Every kid from the hood can achieve great success if given the opportunities and resources
August 17, 2017



Continuing on a course of action without regard to discouragement, opposition or previous failure.

I thank God, often, that he allows me to be in the right place at the right time. My love language is service; I feel whole when I can give back, help or support someone, anyone. Yesterday, I went to Starbucks before heading to the gym to work out. I am working on losing 20 pounds, so I went in to buy a protein box before my workout. As I was waiting for my iced tea, one of our former teachers in Lynwood approached me with tears in her eyes. She was sitting with one of her former students who had reached out to her for support.

As she started to break down, she said, “You’re Gary Hardie, right?” I said, “Yes!” To which, she replied, “Good, I need your help! I’m with one of my former students. She needs help and I don’t know what to do.”

She shared with me that her student was kicked out her house today and had no place to go. She asked me if I could refer her to any services. This student had just graduated from one of our high schools this year and had turned 18 a few months ago. I was happy to help any way I could, but this situation was challenging for a couple of reasons.

This student was undocumented and our district offices were closed because it was after hours.  We had no clue who we could call. I reached out to my superintendent, surveyed my network and reached out to people I knew who worked with undocumented students to see if they could help. We found her aunt who agreed to take her in temporarily. We continued to make calls to see what we could do for her going forward.  She needed a safe place until she headed off to college in the fall.

But as I made calls, I could not help but feel helpless like I was just spinning my wheels. “These kids deserve better,” I muttered to myself.  I was frustrated it was so hard to find resources. It should not matter what time it is or whether or not a student has social security number. We should be ready and able to respond with support regardless of how a student’s situation looks.

Growing up in poverty, our students develop a type of grit that no other experience can build. Our students are born with physical, environmental, and societal disadvantages. Nevertheless, they excel in every arena they are allowed in. This grit pushes them to try and try again after failing because they know the survival of a generation often depends on their successes. Often, when I read about success stories from the inner city, I am bothered by the tone of articles where students making it out of the hood are celebrated because of all of the odds stacked against them. While the success of our students should be widely celebrated often, I am not as shocked as others might be when I hear of these success stories because I expect nothing less from our students. Every kid from the hood can achieve great success if given the opportunities and resources. There is no secret recipe; when our youth’s resilience is met with opportunity and resources, greatness ensues.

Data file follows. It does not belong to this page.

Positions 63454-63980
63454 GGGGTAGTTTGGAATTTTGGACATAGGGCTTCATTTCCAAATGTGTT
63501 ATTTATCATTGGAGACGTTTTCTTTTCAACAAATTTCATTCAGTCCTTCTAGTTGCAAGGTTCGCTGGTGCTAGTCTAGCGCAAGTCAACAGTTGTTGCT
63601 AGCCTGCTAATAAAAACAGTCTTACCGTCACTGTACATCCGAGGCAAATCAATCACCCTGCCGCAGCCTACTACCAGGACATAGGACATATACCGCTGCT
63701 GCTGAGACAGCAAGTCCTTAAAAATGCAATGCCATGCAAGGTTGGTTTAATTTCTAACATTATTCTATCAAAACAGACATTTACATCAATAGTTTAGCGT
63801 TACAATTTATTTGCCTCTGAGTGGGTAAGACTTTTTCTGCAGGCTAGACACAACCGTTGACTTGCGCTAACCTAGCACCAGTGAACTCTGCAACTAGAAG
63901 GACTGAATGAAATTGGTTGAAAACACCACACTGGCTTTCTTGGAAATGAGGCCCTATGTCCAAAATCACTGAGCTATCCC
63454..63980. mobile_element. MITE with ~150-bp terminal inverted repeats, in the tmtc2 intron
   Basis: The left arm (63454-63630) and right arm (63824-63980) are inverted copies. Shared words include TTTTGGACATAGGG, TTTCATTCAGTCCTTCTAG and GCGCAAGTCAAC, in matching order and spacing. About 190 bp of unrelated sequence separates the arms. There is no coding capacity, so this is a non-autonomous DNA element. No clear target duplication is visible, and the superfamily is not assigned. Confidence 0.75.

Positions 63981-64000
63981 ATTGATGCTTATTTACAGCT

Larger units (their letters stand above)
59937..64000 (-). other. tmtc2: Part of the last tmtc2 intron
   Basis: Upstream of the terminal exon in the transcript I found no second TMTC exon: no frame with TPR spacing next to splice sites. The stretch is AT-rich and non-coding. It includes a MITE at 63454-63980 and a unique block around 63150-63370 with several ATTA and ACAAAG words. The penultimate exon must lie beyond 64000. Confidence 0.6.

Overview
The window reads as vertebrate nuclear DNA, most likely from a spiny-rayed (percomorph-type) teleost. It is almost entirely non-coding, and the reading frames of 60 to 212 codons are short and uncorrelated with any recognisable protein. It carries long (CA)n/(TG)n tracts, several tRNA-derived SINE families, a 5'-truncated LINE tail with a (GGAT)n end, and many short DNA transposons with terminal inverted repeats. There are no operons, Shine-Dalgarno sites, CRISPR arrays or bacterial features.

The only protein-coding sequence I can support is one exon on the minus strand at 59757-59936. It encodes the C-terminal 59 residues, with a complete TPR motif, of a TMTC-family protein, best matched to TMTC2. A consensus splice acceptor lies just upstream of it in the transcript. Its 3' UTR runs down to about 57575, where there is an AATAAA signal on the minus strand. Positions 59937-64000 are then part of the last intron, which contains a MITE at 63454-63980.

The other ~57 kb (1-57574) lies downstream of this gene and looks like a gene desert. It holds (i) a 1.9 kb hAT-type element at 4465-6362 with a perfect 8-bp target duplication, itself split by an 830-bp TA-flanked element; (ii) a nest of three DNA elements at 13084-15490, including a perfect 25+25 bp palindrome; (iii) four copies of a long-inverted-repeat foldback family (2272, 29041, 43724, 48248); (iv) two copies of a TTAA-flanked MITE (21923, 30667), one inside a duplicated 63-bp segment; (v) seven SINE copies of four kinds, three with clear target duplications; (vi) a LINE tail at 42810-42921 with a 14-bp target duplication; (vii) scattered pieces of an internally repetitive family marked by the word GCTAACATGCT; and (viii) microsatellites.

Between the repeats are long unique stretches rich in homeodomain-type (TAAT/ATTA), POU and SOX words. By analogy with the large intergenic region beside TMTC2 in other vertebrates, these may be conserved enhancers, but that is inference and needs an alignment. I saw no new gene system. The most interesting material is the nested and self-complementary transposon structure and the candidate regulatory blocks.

As resilient as our students are, when they have no place else to turn, they will turn to their educators and the caring adults they trust that made all the difference in their lives. On the one hand, this is a testament to the fact how profound an impact educators have, but also pointed to the glaring need for space where resources are centralized. When students come to us at any age, we have to be ready to support them. If we say we are truly committed to supporting our young people from cradle to career, this means our commitment to their success extends beyond graduation from our high schools.

Our kids can have all the resilience in the world, but it is our job to provide them with the resources and opportunities to put that skill into play; this is especially vital to our most vulnerable population of students, even after they graduate.

I was pleased to wake up to texts stating this student has been supported with resources and temporary housing and is scheduled to meet with district staff next week to ensure this student is supported as she heads off to college this fall.

Gary Hardie is a school board member for the Lynwood School District in Los Angeles, California. He writes for One Public Education.

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